Camera lucida – Wikipedia, the free encyclopedia

Camera lucida - Wikipedia, the free encyclopedia

The camera lucida performs an optical superimposition of the subject being viewed upon the surface upon which the artist is drawing. The artist sees both scene and drawing surface simultaneously, as in a photographic double exposure. This allows the artist to duplicate key points of the scene on the drawing surface, thus aiding in the accurate rendering of perspective.

via Camera lucida – Wikipedia, the free encyclopedia.

Camera lucida – Wikipedia, the free encyclopedia

Camera lucida - Wikipedia, the free encyclopedia

The camera lucida performs an optical superimposition of the subject being viewed upon the surface upon which the artist is drawing. The artist sees both scene and drawing surface simultaneously, as in a photographic double exposure. This allows the artist to duplicate key points of the scene on the drawing surface, thus aiding in the accurate rendering of perspective.

via Camera lucida – Wikipedia, the free encyclopedia.

Camera lucida – Wikipedia, the free encyclopedia

Camera lucida - Wikipedia, the free encyclopedia

The camera lucida performs an optical superimposition of the subject being viewed upon the surface upon which the artist is drawing. The artist sees both scene and drawing surface simultaneously, as in a photographic double exposure. This allows the artist to duplicate key points of the scene on the drawing surface, thus aiding in the accurate rendering of perspective.

via Camera lucida – Wikipedia, the free encyclopedia.

Wim T. Schippers – The floating stone – 1999

Wim T. Schippers - The floating stone - 1999

Wim T. SchippersThe floating stone1999Modern artIn his work ‘Het is me wat’ [Well I never], Wim T. Schippers appears to defy the forces of gravity: a stone hovers above a plinth. Schippers worked with the Technical University in Delft to achieve this. The stone can defy gravity thanks to three electromagnets that exert force on magnets incorporated in the floating stone. The words ‘Het’, ‘Is’, ‘Me’ and ‘Wat’ are written on the four sides of the plinth. Schippers designed this work for the Ministry of Heath, Welfare and Sport, where it was unveiled on 16 December 1999. Since 2005, the art work has been housed in Boijmans Van Beuningen Museum. Website of the artist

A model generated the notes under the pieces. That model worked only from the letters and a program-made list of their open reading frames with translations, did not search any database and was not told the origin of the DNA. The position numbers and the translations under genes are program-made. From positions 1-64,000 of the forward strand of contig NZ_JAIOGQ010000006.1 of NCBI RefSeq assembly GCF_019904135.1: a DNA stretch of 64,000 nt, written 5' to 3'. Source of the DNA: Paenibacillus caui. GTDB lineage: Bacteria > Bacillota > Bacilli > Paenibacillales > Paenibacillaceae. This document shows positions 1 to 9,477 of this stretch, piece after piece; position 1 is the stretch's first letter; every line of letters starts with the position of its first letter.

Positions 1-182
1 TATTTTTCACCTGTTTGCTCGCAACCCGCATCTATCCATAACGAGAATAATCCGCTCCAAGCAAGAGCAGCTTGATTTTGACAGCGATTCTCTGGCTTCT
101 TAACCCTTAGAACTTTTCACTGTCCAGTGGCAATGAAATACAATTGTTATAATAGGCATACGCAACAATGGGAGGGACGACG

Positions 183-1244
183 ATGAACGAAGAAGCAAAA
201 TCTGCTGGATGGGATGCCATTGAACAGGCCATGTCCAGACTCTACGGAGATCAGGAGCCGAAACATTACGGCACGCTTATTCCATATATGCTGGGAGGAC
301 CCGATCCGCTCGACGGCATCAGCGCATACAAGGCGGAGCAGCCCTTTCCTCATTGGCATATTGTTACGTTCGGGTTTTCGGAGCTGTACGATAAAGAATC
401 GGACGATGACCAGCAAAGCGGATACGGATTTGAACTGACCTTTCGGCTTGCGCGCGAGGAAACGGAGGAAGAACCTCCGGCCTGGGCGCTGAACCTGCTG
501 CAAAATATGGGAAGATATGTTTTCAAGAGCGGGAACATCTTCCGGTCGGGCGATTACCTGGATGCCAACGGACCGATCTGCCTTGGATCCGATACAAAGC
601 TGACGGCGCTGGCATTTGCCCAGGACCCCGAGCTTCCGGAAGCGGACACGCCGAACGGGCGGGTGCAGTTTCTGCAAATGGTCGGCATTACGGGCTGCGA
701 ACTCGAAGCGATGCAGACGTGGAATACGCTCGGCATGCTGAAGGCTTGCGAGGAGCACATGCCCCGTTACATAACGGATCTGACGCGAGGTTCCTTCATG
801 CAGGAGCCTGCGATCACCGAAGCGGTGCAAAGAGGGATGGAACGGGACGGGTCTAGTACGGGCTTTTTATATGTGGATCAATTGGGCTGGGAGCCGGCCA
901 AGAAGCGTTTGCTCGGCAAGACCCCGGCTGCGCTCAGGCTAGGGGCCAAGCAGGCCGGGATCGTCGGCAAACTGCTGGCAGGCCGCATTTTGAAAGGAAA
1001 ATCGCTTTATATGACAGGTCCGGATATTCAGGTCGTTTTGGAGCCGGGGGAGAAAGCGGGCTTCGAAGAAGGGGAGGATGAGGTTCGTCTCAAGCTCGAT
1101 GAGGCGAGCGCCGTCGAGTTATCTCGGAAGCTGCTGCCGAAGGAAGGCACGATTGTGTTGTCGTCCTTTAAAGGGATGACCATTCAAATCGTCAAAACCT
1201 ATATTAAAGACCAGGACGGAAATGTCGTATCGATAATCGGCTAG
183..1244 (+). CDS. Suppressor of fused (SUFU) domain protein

via Wim T. Schippers – The floating stone – 1999.

Wim T. Schippers – The floating stone – 1999

Wim T. Schippers - The floating stone - 1999

Wim T. SchippersThe floating stone1999Modern artIn his work ‘Het is me wat’ [Well I never], Wim T. Schippers appears to defy the forces of gravity: a stone hovers above a plinth. Schippers worked with the Technical University in Delft to achieve this. The stone can defy gravity thanks to three electromagnets that exert force on magnets incorporated in the floating stone. The words ‘Het’, ‘Is’, ‘Me’ and ‘Wat’ are written on the four sides of the plinth. Schippers designed this work for the Ministry of Heath, Welfare and Sport, where it was unveiled on 16 December 1999. Since 2005, the art work has been housed in Boijmans Van Beuningen Museum. Website of the artist

via Wim T. Schippers – The floating stone – 1999.

Wim T. Schippers – The floating stone – 1999

Wim T. Schippers - The floating stone - 1999

Wim T. SchippersThe floating stone1999Modern artIn his work ‘Het is me wat’ [Well I never], Wim T. Schippers appears to defy the forces of gravity: a stone hovers above a plinth. Schippers worked with the Technical University in Delft to achieve this. The stone can defy gravity thanks to three electromagnets that exert force on magnets incorporated in the floating stone. The words ‘Het’, ‘Is’, ‘Me’ and ‘Wat’ are written on the four sides of the plinth. Schippers designed this work for the Ministry of Heath, Welfare and Sport, where it was unveiled on 16 December 1999. Since 2005, the art work has been housed in Boijmans Van Beuningen Museum. Website of the artist

via Wim T. Schippers – The floating stone – 1999.